01 December 2014

December harvest

The temperature is forecast to drop to -11°C/12°F tonight, so I seized the opportunity of digging up some Jerusalem artichokes while I still could!


There isn't much left growing in the greenhouse, but I did get three bok choi plants and some coriander for our evening meal. The chickens are finally getting their act together, with a respectable clutch of six eggs today. We have eight nest boxes but for some reason they only lay in two of them - and they aren't adjacent. Who knows how a chicken's mind works?


I've spent the last couple of weeks taking advantage of some of the milder days by digging over the beds in the lower vegetable garden and adding chicken manure to two of them. This year, for the first time, I'm covering the beds with a winter mulch.


I had some leaves bagged up from 2013 and there is still a fair bit of old hay in the big barn, so I've used both on different beds, as a mini experiment to see how it goes. I'm hoping it will suppress at least some of the early weed growth in the spring.

16 November 2014

First snow


Today was the first day that the new hens had seen snow on the ground. They peeked out at it but decided that it wasn't something they wanted to investigate at close quarters.

We've been getting a few more eggs of late - two or three of the Ameraucanas have been laying for a month now, and this week we got the first dark brown egg from one of the Barnevelder or Welsummer hens. The Ameraucanas lay a double-yolked egg every so often - the one on the left of this photo, much bigger than the one on the right, will probably have two yolks.


The snow is very pretty, but I'm not sure I'm mentally prepared for winter yet...



06 November 2014

Ash again...

A sad day today as we watched three tree surgeons take down the big ash tree at the rear of the house. It was very close to the property and with the advance of the Emerald Ash Borer through Ontario, it seemed sensible to anticipate the inevitable and remove the whole tree rather than just the branches which were overhanging the house.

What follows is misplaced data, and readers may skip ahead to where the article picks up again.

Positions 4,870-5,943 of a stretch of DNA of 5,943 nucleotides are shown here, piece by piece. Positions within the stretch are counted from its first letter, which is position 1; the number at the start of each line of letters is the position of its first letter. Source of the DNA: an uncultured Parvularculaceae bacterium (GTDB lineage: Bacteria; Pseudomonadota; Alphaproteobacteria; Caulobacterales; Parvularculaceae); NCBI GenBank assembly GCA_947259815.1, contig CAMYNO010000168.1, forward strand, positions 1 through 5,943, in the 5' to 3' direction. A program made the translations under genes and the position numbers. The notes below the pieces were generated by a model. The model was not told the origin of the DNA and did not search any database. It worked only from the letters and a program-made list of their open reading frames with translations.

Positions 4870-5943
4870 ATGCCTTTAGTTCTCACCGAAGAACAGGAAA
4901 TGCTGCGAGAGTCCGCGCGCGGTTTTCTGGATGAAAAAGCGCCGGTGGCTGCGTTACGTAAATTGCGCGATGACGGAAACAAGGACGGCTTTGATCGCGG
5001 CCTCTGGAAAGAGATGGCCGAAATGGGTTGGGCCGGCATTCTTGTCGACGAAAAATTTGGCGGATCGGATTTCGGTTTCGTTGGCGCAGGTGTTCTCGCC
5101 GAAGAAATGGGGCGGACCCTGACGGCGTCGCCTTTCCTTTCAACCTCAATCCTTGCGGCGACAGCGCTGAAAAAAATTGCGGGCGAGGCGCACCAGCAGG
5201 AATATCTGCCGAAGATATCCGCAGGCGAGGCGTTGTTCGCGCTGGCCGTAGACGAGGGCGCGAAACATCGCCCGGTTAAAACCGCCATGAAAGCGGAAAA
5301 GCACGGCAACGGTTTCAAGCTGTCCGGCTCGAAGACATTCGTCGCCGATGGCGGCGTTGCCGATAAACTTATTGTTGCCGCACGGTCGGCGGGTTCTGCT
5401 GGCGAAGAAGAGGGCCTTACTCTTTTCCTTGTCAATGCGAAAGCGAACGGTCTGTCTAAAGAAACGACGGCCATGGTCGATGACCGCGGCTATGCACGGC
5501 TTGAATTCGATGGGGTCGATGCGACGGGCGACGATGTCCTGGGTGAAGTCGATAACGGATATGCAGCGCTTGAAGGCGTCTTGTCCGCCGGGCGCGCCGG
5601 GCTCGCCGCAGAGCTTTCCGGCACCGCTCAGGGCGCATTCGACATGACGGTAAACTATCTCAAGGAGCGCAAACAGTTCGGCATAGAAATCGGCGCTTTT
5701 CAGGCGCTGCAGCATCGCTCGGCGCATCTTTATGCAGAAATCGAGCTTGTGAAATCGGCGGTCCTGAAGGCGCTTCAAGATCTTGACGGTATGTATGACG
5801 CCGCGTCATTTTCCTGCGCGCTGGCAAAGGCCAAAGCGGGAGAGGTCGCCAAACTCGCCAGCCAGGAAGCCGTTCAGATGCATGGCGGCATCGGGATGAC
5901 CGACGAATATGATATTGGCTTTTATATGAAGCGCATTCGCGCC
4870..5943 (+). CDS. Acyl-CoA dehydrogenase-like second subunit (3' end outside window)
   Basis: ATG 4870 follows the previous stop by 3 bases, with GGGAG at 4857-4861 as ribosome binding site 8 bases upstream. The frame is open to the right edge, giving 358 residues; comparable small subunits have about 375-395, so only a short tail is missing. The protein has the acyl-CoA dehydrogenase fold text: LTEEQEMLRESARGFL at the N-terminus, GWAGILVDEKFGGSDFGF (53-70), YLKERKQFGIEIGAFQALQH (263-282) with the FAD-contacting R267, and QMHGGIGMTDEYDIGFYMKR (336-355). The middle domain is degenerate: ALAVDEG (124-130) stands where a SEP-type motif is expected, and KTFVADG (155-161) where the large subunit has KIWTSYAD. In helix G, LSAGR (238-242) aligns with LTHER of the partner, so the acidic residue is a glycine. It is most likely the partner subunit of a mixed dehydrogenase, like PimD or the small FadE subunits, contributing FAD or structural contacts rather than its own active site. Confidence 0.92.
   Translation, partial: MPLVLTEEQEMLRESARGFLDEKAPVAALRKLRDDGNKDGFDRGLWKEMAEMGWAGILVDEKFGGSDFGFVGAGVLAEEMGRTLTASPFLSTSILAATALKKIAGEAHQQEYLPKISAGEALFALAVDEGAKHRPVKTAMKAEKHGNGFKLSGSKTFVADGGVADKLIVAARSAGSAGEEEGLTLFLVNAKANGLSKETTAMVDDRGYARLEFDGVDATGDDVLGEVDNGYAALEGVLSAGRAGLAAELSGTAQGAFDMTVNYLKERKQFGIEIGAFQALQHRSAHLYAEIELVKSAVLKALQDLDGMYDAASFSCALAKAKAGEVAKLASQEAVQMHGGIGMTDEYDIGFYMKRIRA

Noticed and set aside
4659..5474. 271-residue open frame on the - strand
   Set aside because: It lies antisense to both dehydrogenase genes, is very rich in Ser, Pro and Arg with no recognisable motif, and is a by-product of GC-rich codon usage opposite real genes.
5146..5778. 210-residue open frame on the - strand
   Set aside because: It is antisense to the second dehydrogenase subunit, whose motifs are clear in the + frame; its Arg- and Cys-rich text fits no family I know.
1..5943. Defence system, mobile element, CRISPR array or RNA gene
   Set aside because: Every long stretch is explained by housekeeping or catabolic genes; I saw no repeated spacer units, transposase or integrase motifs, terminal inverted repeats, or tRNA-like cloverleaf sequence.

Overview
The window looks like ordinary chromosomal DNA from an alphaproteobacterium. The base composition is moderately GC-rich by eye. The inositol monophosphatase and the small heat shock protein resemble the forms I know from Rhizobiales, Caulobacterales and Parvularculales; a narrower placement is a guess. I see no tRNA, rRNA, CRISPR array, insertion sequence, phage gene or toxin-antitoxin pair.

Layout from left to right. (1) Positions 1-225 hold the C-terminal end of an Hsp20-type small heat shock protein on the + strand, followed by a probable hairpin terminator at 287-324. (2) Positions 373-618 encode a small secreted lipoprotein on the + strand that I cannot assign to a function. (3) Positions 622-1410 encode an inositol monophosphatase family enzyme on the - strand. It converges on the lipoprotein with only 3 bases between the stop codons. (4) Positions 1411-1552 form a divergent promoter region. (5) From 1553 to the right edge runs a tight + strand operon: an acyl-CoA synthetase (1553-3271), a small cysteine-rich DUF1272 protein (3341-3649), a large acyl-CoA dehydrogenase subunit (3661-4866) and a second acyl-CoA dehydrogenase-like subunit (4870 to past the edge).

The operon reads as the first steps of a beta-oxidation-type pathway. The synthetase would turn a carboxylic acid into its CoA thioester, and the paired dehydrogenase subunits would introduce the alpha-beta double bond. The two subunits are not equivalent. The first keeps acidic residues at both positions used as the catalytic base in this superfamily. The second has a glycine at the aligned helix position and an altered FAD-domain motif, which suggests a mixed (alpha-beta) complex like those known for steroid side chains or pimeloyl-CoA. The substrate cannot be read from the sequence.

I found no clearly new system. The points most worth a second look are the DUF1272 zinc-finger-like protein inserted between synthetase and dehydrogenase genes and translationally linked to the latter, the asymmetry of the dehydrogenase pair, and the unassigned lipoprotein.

I didn't envy the three arborists their job, but they were very methodical about it, with the lower limbs going first, and then the upper ones.


Until all that was left was the central trunk to come down.


There is an impressive amount of burnable wood left for Mike to cut into smaller lengths for the fire.


I counted the rings in the lower part of the trunk and I think the tree was 64 years old. Our house was built in the early 1970s, so the tree was already 20 years old then. 


It's amazing how much lighter it is in the house with the tree down, even with no leaves on it!

19 October 2014

Ashes to ashes

The Emerald Ash Borer beetle is munching its way towards us from southwestern Ontario. On Friday I was talking to an arborist who works to the west of Toronto. He told me that he is spending nearly all his time now cutting down dead ash trees.

Since most of our area of woodland is ash, I spend a lot of time thinking about how this pest is going to impact our landscape when it arrives here. At this time of year, when the ash trees have lost their leaves, I wander through the woods to see what other deciduous trees there are: they're easier to spot when the ash are bare. We have some birch and oak trees, but very few compared to all the ash.


On the bright side, we won't be short of firewood in the future, but I think I'd rather have the living trees.

It has been a spectacular Fall this year. Some years the colours are over in a flash, but this year they seem to have lasted for weeks.


05 October 2014

Changing colours

Autumn brings its usual changes to the scenery: morning mists and gorgeous reds and oranges.



And for us, it generally brings a dearth of eggs in the henhouse, as the chickens take a well-earned rest from laying. I've been getting one, two or zero eggs each day in the last week or two.

Today's egg harvest was two, and it wasn't until I'd got into the kitchen that I noticed one of them was not the usual Buff Orpington palish brown.


The new hens have started laying! Well, one has, anyway. The eggs either side of the bluey-green Ameraucana one are the normal range of colours that we get from the Buffs. In the dimness of the barn the Ameraucana egg looked a lot like the paler Buff eggs.